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dc.contributor.advisorWilcox, Laurie Mae
dc.creatorHartle, Brittney Ann
dc.description.abstractStereoscopic Kanizsa figures are an example of stereoscopic interpolation of an illusory surface. In such stimuli, luminance-defined disparity signals exist only along the edges of inducing elements, but observers reliably perceive a coherent surface that extends across the central region in depth. The aim of this series of experiments was to understand the nature of the disparity signal that underlies the perception of illusory stereoscopic surfaces. I systematically assessed the accuracy and precision of suprathreshold depth percepts using a collection of Kanizsa figures with a wide range of 2D and 3D properties. For comparison, I assessed similar perceptually equated figures with luminance-defined surfaces, with and without inducing elements. A cue combination analysis revealed that observers rely on ordinal depth cues in conjunction with stereopsis when making depth judgements. Thus, 2D properties (e.g. occlusion features and luminance relationships) contribute rich information about 3D surface structure by influencing perceived depth from binocular disparity.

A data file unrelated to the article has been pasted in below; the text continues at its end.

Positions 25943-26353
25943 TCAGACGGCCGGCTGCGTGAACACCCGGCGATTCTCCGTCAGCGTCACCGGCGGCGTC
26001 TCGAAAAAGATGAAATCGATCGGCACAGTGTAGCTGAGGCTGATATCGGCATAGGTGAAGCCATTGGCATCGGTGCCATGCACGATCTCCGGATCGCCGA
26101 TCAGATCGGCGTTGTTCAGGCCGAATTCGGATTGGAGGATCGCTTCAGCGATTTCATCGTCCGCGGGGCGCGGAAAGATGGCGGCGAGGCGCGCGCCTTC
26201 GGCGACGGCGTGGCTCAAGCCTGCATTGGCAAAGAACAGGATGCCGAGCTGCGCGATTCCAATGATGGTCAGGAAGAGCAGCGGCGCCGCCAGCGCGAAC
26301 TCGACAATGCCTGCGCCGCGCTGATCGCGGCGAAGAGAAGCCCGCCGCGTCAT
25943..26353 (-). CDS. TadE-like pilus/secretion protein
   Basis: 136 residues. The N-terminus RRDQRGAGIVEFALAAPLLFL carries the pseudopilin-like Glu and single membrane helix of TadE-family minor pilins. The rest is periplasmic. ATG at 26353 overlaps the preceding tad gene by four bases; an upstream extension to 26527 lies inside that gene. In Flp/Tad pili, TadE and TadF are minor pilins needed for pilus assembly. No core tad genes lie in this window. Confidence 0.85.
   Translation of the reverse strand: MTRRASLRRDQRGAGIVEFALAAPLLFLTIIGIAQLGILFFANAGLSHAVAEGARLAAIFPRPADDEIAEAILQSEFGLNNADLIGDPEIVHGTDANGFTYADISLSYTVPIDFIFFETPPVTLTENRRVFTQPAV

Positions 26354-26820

dc.rightsAuthor owns copyright, except where explicitly noted. Please contact the author directly with licensing requests.
dc.titleStereoscopic Surface Interpolation from Illusory Contours
dc.typeElectronic Thesis or Dissertation (Functional Area: Brain, Behaviour & Cognitive Sciences) - Master of Arts's
dc.subject.keywordsBinocular disparity
dc.subject.keywordsCue combination
dc.subject.keywordsPerceived depth

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